Hens concluded, “Ground pipes are potentially a risky technology. Though solely promoted as energy savers, their impact on energy consumed is too minimal [for] the possible risk they create in terms of degrading supply air quality.”
The ventilation rate was low
According to Hens, the air flow delivered by home’s mechanical ventilation system was less than the design specification. (Considering the fact that there was standing water in the fresh air supply duct, it’s hard to know whether this was a problem or a blessing in disguise.)
The designer called for 182 cfm of ventilation. By U.S. standards, this was a very high ventilation rate. (According to the ASHRAE 62.2 formula used in the U.S., the home should have been ventilated at a rate of 53 cfm.) The supply air flow was measured with the HRV operating at high speed; it was only 62 cfm. Although this air flow rate exceeds the ventilation rate stipulated by ASHRAE 62.2, it was less than the rate called for in the construction documents — indicating (according to Hens) that the ventilation system was never commissioned properly.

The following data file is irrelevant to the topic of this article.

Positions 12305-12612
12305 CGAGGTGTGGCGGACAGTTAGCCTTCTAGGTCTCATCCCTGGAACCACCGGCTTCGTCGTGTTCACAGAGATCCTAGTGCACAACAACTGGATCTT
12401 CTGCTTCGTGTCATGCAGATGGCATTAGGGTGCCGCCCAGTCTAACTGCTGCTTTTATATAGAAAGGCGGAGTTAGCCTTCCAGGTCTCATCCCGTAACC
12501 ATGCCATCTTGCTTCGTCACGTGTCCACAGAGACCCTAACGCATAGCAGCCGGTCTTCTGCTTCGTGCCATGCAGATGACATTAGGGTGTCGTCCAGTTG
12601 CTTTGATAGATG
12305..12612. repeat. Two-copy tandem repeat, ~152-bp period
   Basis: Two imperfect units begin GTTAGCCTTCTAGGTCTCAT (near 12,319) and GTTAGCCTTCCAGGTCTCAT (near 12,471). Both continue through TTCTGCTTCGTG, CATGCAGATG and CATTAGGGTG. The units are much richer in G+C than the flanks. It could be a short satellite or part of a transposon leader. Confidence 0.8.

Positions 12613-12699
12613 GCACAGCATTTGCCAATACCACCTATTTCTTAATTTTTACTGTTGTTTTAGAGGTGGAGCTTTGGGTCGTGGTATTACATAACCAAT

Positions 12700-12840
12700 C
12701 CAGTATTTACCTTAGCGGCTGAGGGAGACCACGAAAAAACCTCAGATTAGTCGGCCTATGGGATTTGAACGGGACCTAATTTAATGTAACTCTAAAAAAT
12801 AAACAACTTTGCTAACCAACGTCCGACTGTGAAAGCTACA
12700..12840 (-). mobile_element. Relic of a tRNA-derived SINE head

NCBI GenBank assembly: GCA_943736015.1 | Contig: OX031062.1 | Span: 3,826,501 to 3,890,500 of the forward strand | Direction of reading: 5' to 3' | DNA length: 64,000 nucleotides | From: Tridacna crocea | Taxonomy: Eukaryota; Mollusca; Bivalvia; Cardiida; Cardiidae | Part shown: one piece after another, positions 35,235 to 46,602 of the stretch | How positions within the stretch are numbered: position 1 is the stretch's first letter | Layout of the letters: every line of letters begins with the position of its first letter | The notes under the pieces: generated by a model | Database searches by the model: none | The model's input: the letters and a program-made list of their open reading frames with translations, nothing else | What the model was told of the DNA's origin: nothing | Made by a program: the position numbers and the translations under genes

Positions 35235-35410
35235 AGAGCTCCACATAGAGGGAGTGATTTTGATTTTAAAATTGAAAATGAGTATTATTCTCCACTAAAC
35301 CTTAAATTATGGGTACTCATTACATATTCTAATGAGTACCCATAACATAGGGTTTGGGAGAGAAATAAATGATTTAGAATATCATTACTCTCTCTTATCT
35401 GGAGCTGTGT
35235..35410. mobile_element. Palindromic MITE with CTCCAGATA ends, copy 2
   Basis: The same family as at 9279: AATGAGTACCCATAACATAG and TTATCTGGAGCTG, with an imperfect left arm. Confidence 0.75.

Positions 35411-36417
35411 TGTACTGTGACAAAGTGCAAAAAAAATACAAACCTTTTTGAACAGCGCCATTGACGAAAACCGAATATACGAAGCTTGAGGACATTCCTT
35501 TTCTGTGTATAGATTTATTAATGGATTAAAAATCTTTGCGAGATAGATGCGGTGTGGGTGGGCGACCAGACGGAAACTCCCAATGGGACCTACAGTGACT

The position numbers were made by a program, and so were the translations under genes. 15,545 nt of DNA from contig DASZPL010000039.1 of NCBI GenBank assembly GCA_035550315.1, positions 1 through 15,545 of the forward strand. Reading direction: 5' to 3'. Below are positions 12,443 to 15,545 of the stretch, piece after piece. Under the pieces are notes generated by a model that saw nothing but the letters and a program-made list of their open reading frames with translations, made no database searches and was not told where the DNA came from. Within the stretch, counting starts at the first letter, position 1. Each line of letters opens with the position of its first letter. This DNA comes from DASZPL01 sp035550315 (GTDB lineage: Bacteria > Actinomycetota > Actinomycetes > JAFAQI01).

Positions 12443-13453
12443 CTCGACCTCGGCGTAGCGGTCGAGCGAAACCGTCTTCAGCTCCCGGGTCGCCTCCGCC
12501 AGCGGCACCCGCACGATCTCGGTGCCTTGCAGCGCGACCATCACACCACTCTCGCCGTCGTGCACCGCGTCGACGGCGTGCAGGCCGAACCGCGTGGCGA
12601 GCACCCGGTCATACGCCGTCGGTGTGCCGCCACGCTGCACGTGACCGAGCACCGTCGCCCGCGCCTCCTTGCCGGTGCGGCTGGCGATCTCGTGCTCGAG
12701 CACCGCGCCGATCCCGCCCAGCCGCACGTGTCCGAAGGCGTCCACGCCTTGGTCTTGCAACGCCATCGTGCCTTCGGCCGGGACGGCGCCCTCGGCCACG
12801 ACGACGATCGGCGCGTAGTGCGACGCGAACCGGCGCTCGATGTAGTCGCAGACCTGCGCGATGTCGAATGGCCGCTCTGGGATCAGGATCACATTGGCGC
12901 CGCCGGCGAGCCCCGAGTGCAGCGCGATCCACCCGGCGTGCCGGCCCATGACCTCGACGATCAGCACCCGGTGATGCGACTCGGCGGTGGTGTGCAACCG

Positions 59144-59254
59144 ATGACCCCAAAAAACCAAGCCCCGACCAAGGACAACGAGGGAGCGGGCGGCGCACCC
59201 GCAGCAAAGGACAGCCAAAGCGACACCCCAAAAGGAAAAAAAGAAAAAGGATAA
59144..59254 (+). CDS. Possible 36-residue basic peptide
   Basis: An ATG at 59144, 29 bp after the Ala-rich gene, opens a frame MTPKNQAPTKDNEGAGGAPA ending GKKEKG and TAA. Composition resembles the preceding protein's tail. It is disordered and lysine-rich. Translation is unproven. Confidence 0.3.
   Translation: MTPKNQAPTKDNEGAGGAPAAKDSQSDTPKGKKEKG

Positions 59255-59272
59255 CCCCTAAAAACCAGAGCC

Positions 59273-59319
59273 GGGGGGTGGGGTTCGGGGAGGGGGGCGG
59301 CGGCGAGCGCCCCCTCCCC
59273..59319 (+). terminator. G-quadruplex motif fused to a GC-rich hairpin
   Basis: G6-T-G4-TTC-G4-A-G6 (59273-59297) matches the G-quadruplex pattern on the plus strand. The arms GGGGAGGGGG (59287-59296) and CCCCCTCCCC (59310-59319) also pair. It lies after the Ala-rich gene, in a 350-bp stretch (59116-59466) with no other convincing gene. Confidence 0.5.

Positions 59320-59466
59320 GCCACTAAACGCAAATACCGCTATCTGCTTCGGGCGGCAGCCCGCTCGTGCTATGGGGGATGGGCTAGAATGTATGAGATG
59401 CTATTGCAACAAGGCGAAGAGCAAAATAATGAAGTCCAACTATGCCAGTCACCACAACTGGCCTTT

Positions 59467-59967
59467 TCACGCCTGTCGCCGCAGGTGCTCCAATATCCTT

Local authorities conclude: it’s uninhabitable
Less than two years after the family moved into their new home, the house was declared uninhabitable. “Indoor environmental quality … was so health-threatening that the passive dwelling was declared ‘uninhabitable’ by the communal authority in 2008. After the family left the house, the health complaints mentioned above disappeared.”
Since the home was vacated, contractors have been working to correct the building’s flaws. I haven’t been able to learn any details about the ongoing corrective work. Lawyers are now involved; according to Hens, it is now “a court case which demands correct privacy.”